1999 - 12/02/1999 - Agricultural operations: OSHA enforcement limitations and standards.
OSHA requirements are set by statute, standards and regulations. Our interpretation letters explain these requirements and how they apply to particular circumstances, but they cannot create additional employer obligations. This letter constitutes OSHA's interpretation of the requirements discussed. Note that our enforcement guidance may be affected by changes to OSHA rules. Also, from time to time we update our guidance in response to new information. To keep apprised of such developments, you can consult OSHA's website at http://www.osha.gov.
December 2, 1999
The Honorable Jo Ann Emerson
U.S. House of Representatives
Washington DC 20515
Attn: Serena Lowe
Dear Congresswoman Emerson:
Thank you for your October 26, 1999 letter to the Occupational Safety and Health Administration's (OSHA's) Assistant Secretary. You forwarded a letter from Nancy Anderson of Cape Girardeau, Missouri regarding safety regulations for farm workers.
OSHA's agricultural regulations may be found in 29 Code of Federal Regulations Part 1928. Although OSHA has fewer safety and health standards for agricultural operations than it has for general industry or construction, if a specific standard does not exist for a serious hazard, OSHA can use its statutory General Duty Clause (Section 5(a)(1) of the OSH Act) to issue citations to the employer and propose penalties.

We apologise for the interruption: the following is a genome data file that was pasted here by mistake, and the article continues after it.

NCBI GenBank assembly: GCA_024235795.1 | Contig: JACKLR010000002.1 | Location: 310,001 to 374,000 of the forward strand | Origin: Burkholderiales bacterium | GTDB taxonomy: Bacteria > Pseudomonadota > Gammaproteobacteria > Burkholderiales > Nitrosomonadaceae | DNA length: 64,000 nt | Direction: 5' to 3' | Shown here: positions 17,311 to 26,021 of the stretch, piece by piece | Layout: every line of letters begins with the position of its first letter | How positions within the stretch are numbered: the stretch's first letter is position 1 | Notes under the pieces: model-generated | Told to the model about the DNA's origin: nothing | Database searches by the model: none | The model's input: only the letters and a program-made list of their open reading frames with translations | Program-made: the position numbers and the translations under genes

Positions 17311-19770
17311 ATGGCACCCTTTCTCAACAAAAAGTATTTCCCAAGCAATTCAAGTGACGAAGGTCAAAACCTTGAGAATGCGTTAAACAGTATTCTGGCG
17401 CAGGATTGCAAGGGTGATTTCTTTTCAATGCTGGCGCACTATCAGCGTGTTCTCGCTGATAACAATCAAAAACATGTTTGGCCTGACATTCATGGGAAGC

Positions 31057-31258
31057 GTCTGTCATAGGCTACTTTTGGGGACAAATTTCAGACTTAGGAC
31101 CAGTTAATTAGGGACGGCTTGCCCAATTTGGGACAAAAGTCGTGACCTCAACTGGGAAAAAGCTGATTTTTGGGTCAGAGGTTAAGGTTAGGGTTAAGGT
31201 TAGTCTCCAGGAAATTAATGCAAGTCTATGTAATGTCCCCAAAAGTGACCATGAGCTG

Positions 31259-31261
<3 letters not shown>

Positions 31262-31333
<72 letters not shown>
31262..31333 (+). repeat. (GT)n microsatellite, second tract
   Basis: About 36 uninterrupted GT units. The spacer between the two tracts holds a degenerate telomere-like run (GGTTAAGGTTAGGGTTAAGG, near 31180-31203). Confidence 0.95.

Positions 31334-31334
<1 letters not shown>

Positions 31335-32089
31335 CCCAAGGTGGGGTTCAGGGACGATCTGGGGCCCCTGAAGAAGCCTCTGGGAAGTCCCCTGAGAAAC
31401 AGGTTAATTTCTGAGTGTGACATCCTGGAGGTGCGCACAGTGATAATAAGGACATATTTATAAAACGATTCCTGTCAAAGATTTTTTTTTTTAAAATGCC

Some of Ms. Anderson's concerns deal with toilet facilities, drinking water, and worker safety when using dangerous machinery. OSHA's Field Sanitation standard (§1928.110) requires employers in agricultural operations to provide sufficient toilet facilities, handwashing facilities, potable drinking water (suitably cool and in sufficient amounts) to their employees. Also, the Guarding of Farm Field Equipment and Farmstead Equipment standard (§1928.57) requires, among other things, that employers instruct their employees on the safe operation and service of the covered equipment.
Since 1977 OSHA has been limited by a rider on its appropriations bill as to which small employers it can inspect. Generally OSHA cannot inspect farms that have 10 or fewer employees and no temporary labor camp activity within 12 months. Also, immediate family members of the farm employer are not counted as employees. See the following Table [excerpted from OSHA Instruction CPL 2-0.51J, Enforcement Exemptions and Limitations under the Appropriations Act] for more detail.
The U.S. Environmental Protection Agency (EPA) oversees the registration and regulation of pesticides under the Federal Insecticide, Fungicide, and Rodenticide Act (FIFRA). EPA's regulations set forth extensive requirements concerning the labeling and application of pesticides, which, among other things, includes personal protective equipment, pesticide safety training, decontamination, and restricted entry intervals for workers (see EPA's Worker Protection Standard at 40 CFR Part 170).
If Ms. Anderson is aware of any serious hazards in a particular workplace, she may file a complaint by calling or writing the closest OSHA area office, or, if it involves pesticides, the local EPA office. The contact information for OSHA's area office closest to Cape Girardeau, Missouri is provided below:
U.S. Department of Labor - OSHA
911 Washington Avenue, Room 420
St. Louis, Missouri 63101
Telephone: (314) 425-4249
Toll Free: (800) 392-7743
Again, thank you for your letter. If you have any further questions, please feel free to contact the Office of General Industry Compliance Assistance at (202) 693-1850.
Charles N. Jeffress